Such norms and values include the following; international law, order and diplomacy among states. The theory states that international relation should promote and international society made up of several norms and values (Mowat, 1966).

The social constructivism theory is basically based on the role of ideation, structure and the agents of international relations. The social constructivism theory states that there must be some social guidelines that will guide the state and various actors and players in the international relations front.

The theory states that in order to have better international relations, the states and key players should promote the ideation concept.

The critical theory basically puts more emphasis on the concept of political freedom in international relations. The theory states that there must be a complete liberation of individuals from the states.

There must be a political emancipation of individuals from the states. This will eventually create political freedom and enhance peaceful international relations (Tim, 2010).

The Marxism theory states that international relations is not based on state conflict or cooperation. Marxist suggests that international relation exists to foster economic and material aspects.

The theory point out that economy is the key factor in promoting international relations. The theory states that, various states will always seek for international relations because they are seeking political mileage (Weber, 2009).

Leadership theories

There are two main leadership theories which explain the concept of international relations. The two main theories include the following; interest group perspective and the strategic perspective.

The interest group perspective theory proposes that different states act according to the needs of the people within it. The theory gives example of interest groups as political groups, human rights groups, military and the corporate sector.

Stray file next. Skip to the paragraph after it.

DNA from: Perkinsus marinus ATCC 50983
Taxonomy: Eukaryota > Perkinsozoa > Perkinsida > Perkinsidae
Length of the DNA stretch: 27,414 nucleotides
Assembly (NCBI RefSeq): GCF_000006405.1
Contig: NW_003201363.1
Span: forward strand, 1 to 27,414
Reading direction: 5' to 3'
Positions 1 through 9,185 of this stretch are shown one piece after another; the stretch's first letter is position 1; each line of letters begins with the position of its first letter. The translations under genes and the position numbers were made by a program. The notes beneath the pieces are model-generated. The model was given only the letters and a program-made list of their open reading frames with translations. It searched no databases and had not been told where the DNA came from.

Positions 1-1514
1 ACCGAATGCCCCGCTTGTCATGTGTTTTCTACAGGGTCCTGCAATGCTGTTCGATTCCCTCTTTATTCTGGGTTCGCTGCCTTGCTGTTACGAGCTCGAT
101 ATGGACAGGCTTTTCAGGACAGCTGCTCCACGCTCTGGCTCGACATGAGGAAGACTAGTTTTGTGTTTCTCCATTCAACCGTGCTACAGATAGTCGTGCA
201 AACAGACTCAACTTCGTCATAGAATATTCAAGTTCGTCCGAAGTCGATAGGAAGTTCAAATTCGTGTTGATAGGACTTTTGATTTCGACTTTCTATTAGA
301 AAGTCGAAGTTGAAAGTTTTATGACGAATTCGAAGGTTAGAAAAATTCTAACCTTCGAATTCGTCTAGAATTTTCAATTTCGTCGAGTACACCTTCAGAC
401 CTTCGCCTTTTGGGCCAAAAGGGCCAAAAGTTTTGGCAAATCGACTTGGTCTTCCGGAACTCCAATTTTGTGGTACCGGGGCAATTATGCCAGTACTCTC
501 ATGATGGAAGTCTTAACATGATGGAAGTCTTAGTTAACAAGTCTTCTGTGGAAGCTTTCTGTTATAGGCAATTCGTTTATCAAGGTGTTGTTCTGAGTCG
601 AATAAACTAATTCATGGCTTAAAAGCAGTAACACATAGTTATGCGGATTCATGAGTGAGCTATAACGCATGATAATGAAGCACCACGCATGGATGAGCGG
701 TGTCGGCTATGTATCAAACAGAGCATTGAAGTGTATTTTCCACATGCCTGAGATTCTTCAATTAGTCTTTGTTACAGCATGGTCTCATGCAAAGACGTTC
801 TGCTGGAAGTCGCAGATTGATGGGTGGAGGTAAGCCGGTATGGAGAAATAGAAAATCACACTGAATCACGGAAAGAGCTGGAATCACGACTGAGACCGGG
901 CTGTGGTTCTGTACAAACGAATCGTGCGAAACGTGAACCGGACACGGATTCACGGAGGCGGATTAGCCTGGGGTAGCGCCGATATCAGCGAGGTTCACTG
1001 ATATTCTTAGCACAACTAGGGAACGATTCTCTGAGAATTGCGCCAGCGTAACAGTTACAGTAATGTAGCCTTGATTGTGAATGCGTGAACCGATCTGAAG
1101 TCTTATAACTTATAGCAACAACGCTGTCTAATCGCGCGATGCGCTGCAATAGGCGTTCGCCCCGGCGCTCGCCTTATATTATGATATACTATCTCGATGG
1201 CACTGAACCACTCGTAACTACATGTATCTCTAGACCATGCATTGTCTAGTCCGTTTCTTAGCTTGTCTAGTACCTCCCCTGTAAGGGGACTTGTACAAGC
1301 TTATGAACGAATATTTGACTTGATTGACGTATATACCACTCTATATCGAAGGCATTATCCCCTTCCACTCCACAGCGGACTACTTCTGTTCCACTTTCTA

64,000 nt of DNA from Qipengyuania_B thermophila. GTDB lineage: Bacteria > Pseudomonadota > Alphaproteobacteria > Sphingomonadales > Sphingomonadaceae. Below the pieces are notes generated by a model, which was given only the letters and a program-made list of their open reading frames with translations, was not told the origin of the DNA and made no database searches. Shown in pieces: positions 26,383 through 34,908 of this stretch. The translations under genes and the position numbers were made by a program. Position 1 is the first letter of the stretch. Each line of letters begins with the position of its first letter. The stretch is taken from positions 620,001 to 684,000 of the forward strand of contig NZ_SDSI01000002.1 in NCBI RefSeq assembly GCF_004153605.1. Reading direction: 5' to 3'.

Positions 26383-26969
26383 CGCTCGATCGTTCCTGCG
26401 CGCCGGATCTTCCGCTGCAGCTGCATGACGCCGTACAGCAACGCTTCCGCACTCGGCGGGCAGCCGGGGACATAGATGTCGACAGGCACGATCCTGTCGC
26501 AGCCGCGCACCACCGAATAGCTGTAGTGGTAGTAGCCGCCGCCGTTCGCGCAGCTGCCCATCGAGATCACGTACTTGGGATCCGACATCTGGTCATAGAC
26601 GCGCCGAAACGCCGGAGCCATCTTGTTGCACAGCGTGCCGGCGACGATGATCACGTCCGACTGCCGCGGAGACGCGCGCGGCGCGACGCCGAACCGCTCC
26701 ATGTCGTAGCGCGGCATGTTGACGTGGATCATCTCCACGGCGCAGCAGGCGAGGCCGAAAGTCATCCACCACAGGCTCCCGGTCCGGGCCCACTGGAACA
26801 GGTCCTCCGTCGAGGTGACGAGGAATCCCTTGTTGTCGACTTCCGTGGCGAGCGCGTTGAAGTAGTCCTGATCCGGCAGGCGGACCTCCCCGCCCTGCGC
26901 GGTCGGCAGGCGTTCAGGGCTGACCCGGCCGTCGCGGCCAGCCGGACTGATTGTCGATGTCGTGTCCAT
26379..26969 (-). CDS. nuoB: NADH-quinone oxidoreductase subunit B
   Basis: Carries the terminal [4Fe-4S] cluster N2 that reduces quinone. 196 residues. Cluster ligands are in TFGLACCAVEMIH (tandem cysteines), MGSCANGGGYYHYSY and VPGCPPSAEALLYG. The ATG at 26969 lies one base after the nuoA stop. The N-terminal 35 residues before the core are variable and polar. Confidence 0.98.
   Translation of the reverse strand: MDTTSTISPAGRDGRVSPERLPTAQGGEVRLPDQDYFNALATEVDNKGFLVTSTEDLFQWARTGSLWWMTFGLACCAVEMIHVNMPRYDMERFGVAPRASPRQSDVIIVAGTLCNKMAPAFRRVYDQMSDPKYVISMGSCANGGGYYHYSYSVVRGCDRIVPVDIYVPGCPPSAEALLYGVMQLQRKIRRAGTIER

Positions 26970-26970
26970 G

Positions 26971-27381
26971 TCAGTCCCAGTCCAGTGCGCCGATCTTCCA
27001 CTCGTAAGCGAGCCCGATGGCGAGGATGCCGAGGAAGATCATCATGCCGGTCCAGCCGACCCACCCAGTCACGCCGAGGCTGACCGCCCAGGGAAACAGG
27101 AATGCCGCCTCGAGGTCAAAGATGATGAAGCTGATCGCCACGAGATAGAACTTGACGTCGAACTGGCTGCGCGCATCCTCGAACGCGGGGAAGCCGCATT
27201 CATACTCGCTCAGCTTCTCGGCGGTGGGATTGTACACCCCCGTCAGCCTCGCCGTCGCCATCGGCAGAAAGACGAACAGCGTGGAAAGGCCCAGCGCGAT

The theory states that these groups will always dictate the exercise of state powers within a state (Wilkinson, 2010).

The strategic group theory indicates that individuals should be solely held responsible for their actions. It states that individuals choose their actions depending on how other individuals will respond to their actions.

The theory also notes that individuals will always act in order to satisfy their own individual’s interests.

Post structuralist theory

The theory has a traditional approach towards the concept of international relation. The theory also examines how the traditional concepts such as agencies and power shape the international relations concept.

The theory also looks at the traditional narratives and their role in shaping international relations. For example, the theory looks at the role of women in the society and how the gender group has always been portrayed as “civilians” and “innocent victims” during the times of war (Linda, 2010).

Critical theories of international relations.

Critical theory of international relation was first propagated by the Frankfurt school in the 1980’s. The theory studies the underlying social structures in international relations and how to overcome such social structures. Critical theory emerged following the emergence and spread of the traditional theories which became so popular

How critical theories criticizes other theories

Critical theories and positivism

Positivism basically empathizes on real knowledge and the modern science concept. The theory states that knowledge is universal and is based on observation of facts.

Critical theory objects the positivism theory in two ways. Firstly positivist failed to recognize the attention in the control of things because it was based on its own ideas.

Secondly, the theory ideology and dogma of treating facts as ‘given’ basically implied abstracting them from the totality which shaped them.

Critical theory and post- Marxism